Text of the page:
The tutorial explains the differences to the first edition, published in 2006, and the new requirements. The explanations are displayed in the speakers note of each slide. The tutorial (available in English only), consists of three PowerPoint presentations, including notes.  The first is an Overview (27 slides), the second is the Audit Process (62 slides), and the third is Auditor Competence (19 slides).

 

View all the downloadable presentations here on the iso website    

 

Are Hackers Putting Your Business in Danger? 
 

With all organizations susceptible to cyber-attacks, a new International Standard on business continuity management processes has a huge potential to improve security measures taken against hacking, denial of service and malware attacks.

 

ISO/IEC 27031:2011: Information technology – Security techniques – Guidelines for information and communication technology readiness for business continuity, gives advice that will be useful for all types of security-conscious organizations, regardless of their size, complexity and risks.

 

Information and communication technologies (ICT) have become an integral part of the critical infrastructure in all sectors, whether public, private or voluntary. The proliferation of networking services, and the capabilities of systems and applications, has also meant that organizations are ever more reliant on safe and secure ICT infrastructures. Failure of these systems will impact the continuity of business operations.  

 

 The critical functions that require business continuity are usually dependent upon ICT. This dependence means that ICT disruptions can constitute strategic risks to organizational reputation.

 

The standarddescribes the concepts and principles of ICT readiness. It provides a framework of methods and processes to identify and specify all aspects, such as performance criteria, design, and implementation for improving an organization’s ICT readiness. It also enables an organization to measure performance parameters that correlate to its ICT readiness for business continuity programme (IRBC) in a consistent and recognized manner.  

 

ISO/IEC 27031:2011 covers all events and incidents (including security related) that could have an impact on ICT infrastructure and systems. It includes and extends the practices of information security incident handling and management and ICT readiness planning and services.

 

Purchase the ISO/IEC 27031:2011:Information technology – Security techniques at the ISO Store.   

 

Missing Ingredients  
  

Improvement initiatives may help your organization improve, but are they really giving you a competitive advantage? Probably not, according to Michael Bremer, co-author of “Escape the Improvement Trap: Five Ingredients Missing in Most Improvement Recipes”.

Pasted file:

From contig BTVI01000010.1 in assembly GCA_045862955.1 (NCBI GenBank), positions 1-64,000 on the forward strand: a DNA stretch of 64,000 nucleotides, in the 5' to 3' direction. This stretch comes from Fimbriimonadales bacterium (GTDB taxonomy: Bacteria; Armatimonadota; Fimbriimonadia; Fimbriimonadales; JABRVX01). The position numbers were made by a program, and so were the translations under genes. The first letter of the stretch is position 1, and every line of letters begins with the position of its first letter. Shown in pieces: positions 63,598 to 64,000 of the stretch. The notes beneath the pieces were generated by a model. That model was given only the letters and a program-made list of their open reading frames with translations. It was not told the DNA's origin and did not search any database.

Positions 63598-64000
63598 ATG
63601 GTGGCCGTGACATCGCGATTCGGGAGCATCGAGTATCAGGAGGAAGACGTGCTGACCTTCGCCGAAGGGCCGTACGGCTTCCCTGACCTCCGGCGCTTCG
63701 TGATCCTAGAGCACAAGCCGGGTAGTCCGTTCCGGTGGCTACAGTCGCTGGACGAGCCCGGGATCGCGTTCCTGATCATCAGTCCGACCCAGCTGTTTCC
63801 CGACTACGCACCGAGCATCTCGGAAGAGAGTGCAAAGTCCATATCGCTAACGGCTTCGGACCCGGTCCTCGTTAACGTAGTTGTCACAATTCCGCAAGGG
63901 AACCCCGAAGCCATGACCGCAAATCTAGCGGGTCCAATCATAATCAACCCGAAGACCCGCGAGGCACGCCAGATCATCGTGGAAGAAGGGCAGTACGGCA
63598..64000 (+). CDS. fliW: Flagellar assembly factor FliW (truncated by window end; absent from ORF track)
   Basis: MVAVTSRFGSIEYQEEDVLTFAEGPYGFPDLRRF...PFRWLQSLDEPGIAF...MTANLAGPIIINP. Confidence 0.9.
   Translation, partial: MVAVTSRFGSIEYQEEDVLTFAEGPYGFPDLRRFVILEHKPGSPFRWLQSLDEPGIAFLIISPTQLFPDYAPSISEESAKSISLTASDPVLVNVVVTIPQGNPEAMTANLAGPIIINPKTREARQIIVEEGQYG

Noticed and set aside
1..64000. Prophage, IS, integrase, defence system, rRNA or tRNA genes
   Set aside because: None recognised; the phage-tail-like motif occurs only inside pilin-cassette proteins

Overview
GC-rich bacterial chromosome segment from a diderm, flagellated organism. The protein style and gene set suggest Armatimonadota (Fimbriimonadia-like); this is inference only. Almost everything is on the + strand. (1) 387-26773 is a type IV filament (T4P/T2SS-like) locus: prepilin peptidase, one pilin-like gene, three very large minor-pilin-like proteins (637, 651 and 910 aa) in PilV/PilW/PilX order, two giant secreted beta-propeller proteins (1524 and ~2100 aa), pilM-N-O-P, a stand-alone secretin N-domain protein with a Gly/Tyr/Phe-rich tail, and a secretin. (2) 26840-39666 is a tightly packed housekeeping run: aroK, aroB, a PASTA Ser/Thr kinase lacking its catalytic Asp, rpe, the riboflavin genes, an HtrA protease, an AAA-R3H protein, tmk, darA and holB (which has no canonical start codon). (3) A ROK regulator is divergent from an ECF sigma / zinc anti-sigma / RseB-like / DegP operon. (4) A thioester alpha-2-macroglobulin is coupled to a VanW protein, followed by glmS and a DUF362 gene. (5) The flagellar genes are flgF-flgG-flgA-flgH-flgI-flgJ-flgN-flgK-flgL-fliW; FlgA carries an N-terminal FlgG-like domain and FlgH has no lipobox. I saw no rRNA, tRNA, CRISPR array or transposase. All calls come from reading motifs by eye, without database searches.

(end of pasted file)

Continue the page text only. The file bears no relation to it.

That’s because the competition is likely implementing the same improvement methods and the end result is most companies are merely average. His book identifies five characteristics that the most effective companies display, yet are missing or underused in most improvement programs:

1. Customer Value

 You need not only a clearly articulated value proposition to grow your desired business, but also the correct value proposition. That well-conceived proposition should drive improvement initiatives. 

2. People Engagement

 The most effective organizations create environments that actively encourage everyone to do their best work, develop critical thinking skills, and collaboratively innovate.
 

3. Key Metrics

 

A few very meaningful metrics are more important than having a lot of metrics that provide overwhelming amounts of data that are not useful.   

 

 

4. Process Thinking

 

Effective organizations manage and improve business performance along cross-functional process lines rather than by individual business functions.  

 

5. Executive Mindset

 

Leaders must understand and manage the four ingredients listed above, as well as, how they are being used to make a difference in the marketplace.  

 

In the News  
 

International Forum on DFMA

 

Boothroyd Dewhurst Inc. will host the 26th annual International Forum on Design for Manufacture and Assembly (DFMA) to be held June 13-15, 2011, at the Crowne Plaza Hotel in Providence, Rhode Island. This year’s theme is “Manufacture Success: Meeting the Challenge of Growth in Product Development and Manufacturing.”

For more information visit the DFMA Event Website.  

 

Machine Vision Market Soared 54% in 2010  

Sales of machine vision components and systems in North America soared 54 percent in 2010 to nearly $1.8 billion, according to new figures released by the Automated Imaging Association (AIA), the world’s largest machine vision trade group.

The substantial market growth in 2010 demonstrates the importance of machine vision technology to companies in manufacturing and nonmanufacturing sectors,” says AIA president Jeff Burnstein. “We saw strong evidence of this at the recent Automate 2011 Show and Conference, which was our largest in a decade. Exhibitors reported strong interest in machine vision solutions, and conference sessions focusing on vision were packed.”

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Understanding and Implementing AS9100C (9110 &9120) Aviation, Space and Defense

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Documenting Your Management System   

  

ISO/TS 16949 Automotive    

 

Understanding and Implementing ISO/TS16949:2009 Automotive

ISO/TS16949:2009 Process Based Internal Auditor
Documenting Your Management System  

  

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Understanding and Implementing ISO14001:2004 Environmental
ISO14001:2004 Process Based Internal Auditor
 

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Continuous Process Improvement
Lean Six Sigma
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ISO 13485 Process Based Internal Auditor  

  

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Understanding and Implementing ISO 27001:2005 Information Security
ISO 27001 Process Based Internal Auditor